Oral Presentation Australian Society for Limnology Congress 2013

Where Have all the Fishes Gone: Distribution and Population Trends of Southern Pygmy Perch Through Climatic Extremes (#86)

Luke Pearce 1 2 , Paul Humphries 2 , Robyn Watts 2
  1. NSW Department of Primary Industries, Albury, NSW, Australia
  2. Charles Sturt University, Albury, NSW, Australia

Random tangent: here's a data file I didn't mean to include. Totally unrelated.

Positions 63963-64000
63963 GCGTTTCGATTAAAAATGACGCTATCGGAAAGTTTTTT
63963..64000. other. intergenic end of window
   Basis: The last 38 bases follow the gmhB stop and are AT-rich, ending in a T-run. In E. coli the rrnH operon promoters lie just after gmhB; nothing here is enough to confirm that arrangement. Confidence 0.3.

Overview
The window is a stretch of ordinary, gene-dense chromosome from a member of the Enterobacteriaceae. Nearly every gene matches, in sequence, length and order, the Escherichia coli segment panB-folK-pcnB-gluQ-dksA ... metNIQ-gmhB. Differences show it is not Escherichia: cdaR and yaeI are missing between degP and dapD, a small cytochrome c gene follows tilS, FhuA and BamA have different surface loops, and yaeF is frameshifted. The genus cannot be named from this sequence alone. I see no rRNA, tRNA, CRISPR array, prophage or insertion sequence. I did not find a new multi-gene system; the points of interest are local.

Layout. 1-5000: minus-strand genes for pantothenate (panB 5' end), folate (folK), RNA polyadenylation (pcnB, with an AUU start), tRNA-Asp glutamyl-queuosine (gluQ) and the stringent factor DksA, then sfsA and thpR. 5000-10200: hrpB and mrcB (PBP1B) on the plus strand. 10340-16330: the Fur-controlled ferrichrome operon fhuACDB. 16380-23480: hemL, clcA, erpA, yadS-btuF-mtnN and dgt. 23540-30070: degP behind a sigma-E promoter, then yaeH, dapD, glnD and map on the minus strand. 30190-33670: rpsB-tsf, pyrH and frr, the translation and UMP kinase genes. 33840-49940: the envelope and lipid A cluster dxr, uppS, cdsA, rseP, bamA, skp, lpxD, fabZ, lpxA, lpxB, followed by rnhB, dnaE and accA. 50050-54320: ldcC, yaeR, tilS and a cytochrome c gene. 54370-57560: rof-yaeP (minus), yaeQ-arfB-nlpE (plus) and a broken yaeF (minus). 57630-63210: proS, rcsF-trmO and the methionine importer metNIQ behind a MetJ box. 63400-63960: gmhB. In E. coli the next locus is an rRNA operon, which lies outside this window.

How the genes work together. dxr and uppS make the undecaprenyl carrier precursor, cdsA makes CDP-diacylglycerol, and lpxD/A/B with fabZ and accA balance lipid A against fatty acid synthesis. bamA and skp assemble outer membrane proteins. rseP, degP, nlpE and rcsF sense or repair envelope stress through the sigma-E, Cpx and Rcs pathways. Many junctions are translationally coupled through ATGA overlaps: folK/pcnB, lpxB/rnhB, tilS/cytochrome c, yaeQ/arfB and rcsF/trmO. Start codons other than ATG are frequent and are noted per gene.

Southern pygmy perch, Nannoperca australis, is a small freshwater fish, whose range has declined in recent decades, particularly within New South Wales. The species is now listed as Endangered in both South Australia and New South Wales. Coppabella Creek, a small tributary of the Upper Murray River, is one of only three remaining locations where southern pygmy perch are know to exist within NSW. Over the past 10 years, like many regions of southern Australia, Coppabella Creek has experienced both ends of the extreme climatic spectrum, the driest period on record, followed by a succession of floods, including the highest on record. We followed the Coppabella Creek population through these climatic extremes and documented the impacts on their distribution and abundance. While there was significant drying of pools and losses of fish during the drought, the fish persisted in refuge sites. However, following flooding, there were significant declines in the both the abundance and distribution of the species. Abundance declined from 2375 individuals across 6 sites during the drought, to only 4 individuals at 2 sites post floods. During the drought, the distribution covered 28 of the 34 km of Coppabella Creek. Post flood, that distribution reduced to 7 km. We outline the management actions that were taken during these extreme events and discuss the implication of these actions on the future management of small threatened fish species populations.